Elementary First-Grade Vocabulary
There are five main components to reading instruction: phonemic awareness, phonics, fluency, vocabulary, and comprehension. A student must master all five of these skills in order to be a successful reader. Kindergarten and first grade are crucial ages because this is when the foundation for reading is established. First grade instruction should focus primarily on phonemic awareness, phonics and vocabulary skills. These students should be working on letter-sound recognition, sound manipulation, vocabulary, discussions, and listening to stories being read aloud. All of these activities will help students develop reading skills. First grade teachers should also focus on vocabulary building. Reading comprehension is closely linked to word knowledge. Students can not comprehend what they are reading if they do not know the meaning of words. Students should learn an average of 2,000 new words per school year. These skills will build a solid foundation for young readers and they will be better equipped to understand reading comprehension and fluency.
Vocabulary development is essential to any solid reading program. Developing vocabulary at any grade level can be difficult because students come into every grade with vastly different levels of word knowledge. So teachers must ensure that their classrooms are “word-rich” environments (the alphabet should be displayed and books should be easily accessible). Teachers must directly and explicitly teach vocabulary on a daily basis. It includes providing definitions (for younger students the simpler the better) and context to the word (discuss the word in context to the text). Teachers should involve the students in learning words instead of having them write down definitions. Students could come up with antonyms or synonyms for the word which would encourage a deeper processing of the word meaning. Students should also encounter the vocabulary words in multiple contexts and they should be provided with different opportunities to utilize the word (either written or spoken). Two other important components of vocabulary development include morphemic analysis and contextual analysis.
Morphemic analysis is the ability to draw the meaning of the word by examining the meaningful parts (example: prefixes, suffixes, roots). Contextual analysis involves making predictions or inferences about an unfamiliar word based on the context in which it is used. Teachers should model how to use context clues in order to draw predictions about word meaning. These two components will help students develop vocabulary skills, which will encourage stronger readers with a more defined sense of independence.
Vocabulary instruction should also include the use of sight words. Sight words are words that readers should know instantly because they are used constantly in text. These words also do not sound as they are spelled, which makes it impossible to use phonics (the, that and you). These words should be openly displayed and taught to students in conjunction with phonics.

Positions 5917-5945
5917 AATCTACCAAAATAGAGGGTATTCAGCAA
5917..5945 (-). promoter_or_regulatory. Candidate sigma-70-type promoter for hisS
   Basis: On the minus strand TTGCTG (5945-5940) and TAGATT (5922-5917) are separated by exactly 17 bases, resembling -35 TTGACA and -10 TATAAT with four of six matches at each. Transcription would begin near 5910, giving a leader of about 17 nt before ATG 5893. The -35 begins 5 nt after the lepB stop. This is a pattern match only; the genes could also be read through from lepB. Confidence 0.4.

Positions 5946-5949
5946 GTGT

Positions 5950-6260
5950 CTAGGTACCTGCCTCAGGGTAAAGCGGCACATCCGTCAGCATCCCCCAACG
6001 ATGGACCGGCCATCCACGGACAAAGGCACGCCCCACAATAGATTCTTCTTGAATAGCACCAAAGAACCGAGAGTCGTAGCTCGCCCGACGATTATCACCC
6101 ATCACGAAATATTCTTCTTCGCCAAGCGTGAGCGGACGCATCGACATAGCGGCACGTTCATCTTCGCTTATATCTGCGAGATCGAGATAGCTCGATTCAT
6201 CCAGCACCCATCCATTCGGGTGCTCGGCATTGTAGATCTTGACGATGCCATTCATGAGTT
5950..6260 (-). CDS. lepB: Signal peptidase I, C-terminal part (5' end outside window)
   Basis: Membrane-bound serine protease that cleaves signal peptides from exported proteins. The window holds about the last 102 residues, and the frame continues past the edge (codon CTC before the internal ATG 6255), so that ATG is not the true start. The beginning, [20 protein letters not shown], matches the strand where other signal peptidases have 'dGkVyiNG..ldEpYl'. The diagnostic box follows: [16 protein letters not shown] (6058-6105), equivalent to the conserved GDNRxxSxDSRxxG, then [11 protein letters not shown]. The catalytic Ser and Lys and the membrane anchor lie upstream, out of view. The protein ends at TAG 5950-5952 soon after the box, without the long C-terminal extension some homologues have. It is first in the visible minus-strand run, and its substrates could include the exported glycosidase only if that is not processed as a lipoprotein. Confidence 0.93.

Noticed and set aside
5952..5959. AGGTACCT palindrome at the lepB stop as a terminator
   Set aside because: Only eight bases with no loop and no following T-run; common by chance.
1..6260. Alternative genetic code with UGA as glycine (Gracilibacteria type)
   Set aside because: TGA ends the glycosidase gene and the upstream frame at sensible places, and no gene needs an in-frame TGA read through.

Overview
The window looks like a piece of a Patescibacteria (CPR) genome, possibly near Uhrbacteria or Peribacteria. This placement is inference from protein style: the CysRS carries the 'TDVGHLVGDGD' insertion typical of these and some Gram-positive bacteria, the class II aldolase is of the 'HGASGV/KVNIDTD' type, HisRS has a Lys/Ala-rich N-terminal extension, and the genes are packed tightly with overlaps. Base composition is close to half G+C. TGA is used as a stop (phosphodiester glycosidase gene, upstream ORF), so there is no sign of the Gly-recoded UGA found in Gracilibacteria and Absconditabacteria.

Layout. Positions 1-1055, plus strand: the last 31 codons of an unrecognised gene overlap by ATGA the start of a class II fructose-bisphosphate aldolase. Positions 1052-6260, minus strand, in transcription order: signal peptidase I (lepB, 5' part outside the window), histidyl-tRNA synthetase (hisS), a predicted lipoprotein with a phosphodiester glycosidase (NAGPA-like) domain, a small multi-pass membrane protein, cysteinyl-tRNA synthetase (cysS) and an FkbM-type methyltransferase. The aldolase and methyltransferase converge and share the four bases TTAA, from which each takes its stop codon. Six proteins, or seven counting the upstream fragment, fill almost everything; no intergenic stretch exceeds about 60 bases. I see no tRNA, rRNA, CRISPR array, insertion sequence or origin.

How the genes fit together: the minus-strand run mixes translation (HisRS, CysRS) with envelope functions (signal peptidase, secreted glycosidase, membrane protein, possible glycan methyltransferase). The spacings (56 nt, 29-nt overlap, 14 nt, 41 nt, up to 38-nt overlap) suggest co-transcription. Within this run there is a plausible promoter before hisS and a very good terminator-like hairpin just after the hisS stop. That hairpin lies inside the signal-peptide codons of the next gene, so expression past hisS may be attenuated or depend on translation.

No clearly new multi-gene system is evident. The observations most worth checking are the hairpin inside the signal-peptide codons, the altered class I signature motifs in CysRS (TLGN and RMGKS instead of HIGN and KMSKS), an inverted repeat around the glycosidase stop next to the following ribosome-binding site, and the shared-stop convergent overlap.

Phonics and Phonemic Awareness
Students need phonemic awareness in order to understand phonics instruction. These two components are often times confused with one another. It is crucial to understand the difference between the two; a simple way to remember is to associate phonemic awareness with the ears and phonics with the ears and eyes. Phonemic awareness focuses simply on the sounds. Students are not shown any print during this time. Young readers should be able to hear, manipulate and understand the sounds in words spoken aloud. The teacher can ask students to identify the beginning, middle, or end sounds. What is the beginning sound in the word cat? What is the ending sound in the word dog? Phonics is the connection of the sound to the symbol. Students are shown letters and then taught the sounds of the letters. When students are asked to “sound out words” they are using their phonics skills. Learning phonics is the prerequisite for reading (decoding) and writing (spelling). The teacher would point to a letter such as “B” and ask students what sound “b” makes. Teachers can use tools such as letter flash cards and BINGO games.
Students who have the ability to decode words can now move on to learning reading comprehension. Reading comprehension is simply the ability to understand text. Reading comprehension instruction would include rereading text, discussions, retelling, vocabulary building, thinking aloud, and summarizing. Students should be able to identify major components of stories: characters, sequence, major plot points, and details (graphic organizers are useful tools in helping students with reading comprehension).
The teacher must also help students develop strategies that they can use when they are having difficulty comprehending the text. These strategies will help create independent readers who have tools they need when encountering reading challenges. Students can take notes while reading, write down questions or highlight unknown words. Students can use their own graphic organizers to help them understand story sequence and character development. It is also helpful if students create a mental picture of the story in their heads, it can help them to better process the information. Students can draw pictures after they have read in order to recall story details and establish comprehension. If students are having difficulty they can always reread the text.